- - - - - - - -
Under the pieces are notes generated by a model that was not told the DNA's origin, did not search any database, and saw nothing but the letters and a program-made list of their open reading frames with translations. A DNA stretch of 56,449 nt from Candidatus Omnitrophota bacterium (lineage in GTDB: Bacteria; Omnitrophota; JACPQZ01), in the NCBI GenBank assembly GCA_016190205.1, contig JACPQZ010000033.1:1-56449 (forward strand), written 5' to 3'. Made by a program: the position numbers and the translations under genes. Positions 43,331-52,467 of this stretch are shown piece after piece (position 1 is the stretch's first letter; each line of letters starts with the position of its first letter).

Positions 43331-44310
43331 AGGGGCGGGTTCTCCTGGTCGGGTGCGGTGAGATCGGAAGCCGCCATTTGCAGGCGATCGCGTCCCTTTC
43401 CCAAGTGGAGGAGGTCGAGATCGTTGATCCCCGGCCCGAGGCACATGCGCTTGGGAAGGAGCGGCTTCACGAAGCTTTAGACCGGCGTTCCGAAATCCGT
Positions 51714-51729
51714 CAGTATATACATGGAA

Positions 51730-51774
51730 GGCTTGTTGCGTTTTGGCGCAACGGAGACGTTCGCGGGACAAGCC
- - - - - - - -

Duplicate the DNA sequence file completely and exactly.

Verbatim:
Under the pieces are notes generated by a model that was not told the DNA's origin, did not search any database, and saw nothing but the letters and a program-made list of their open reading frames with translations. A DNA stretch of 56,449 nt from Candidatus Omnitrophota bacterium (lineage in GTDB: Bacteria; Omnitrophota; JACPQZ01), in the NCBI GenBank assembly GCA_016190205.1, contig JACPQZ010000033.1:1-56449 (forward strand), written 5' to 3'. Made by a program: the position numbers and the translations under genes. Positions 43,331-52,467 of this stretch are shown piece after piece (position 1 is the stretch's first letter; each line of letters starts with the position of its first letter).

Positions 43331-44310
43331 AGGGGCGGGTTCTCCTGGTCGGGTGCGGTGAGATCGGAAGCCGCCATTTGCAGGCGATCGCGTCCCTTTC
43401 CCAAGTGGAGGAGGTCGAGATCGTTGATCCCCGGCCCGAGGCACATGCGCTTGGGAAGGAGCGGCTTCACGAAGCTTTAGACCGGCGTTCCGAAATCCGT
Positions 51714-51729
51714 CAGTATATACATGGAA

Positions 51730-51774
51730 GGCTTGTTGCGTTTTGGCGCAACGGAGACGTTCGCGGGACAAGCC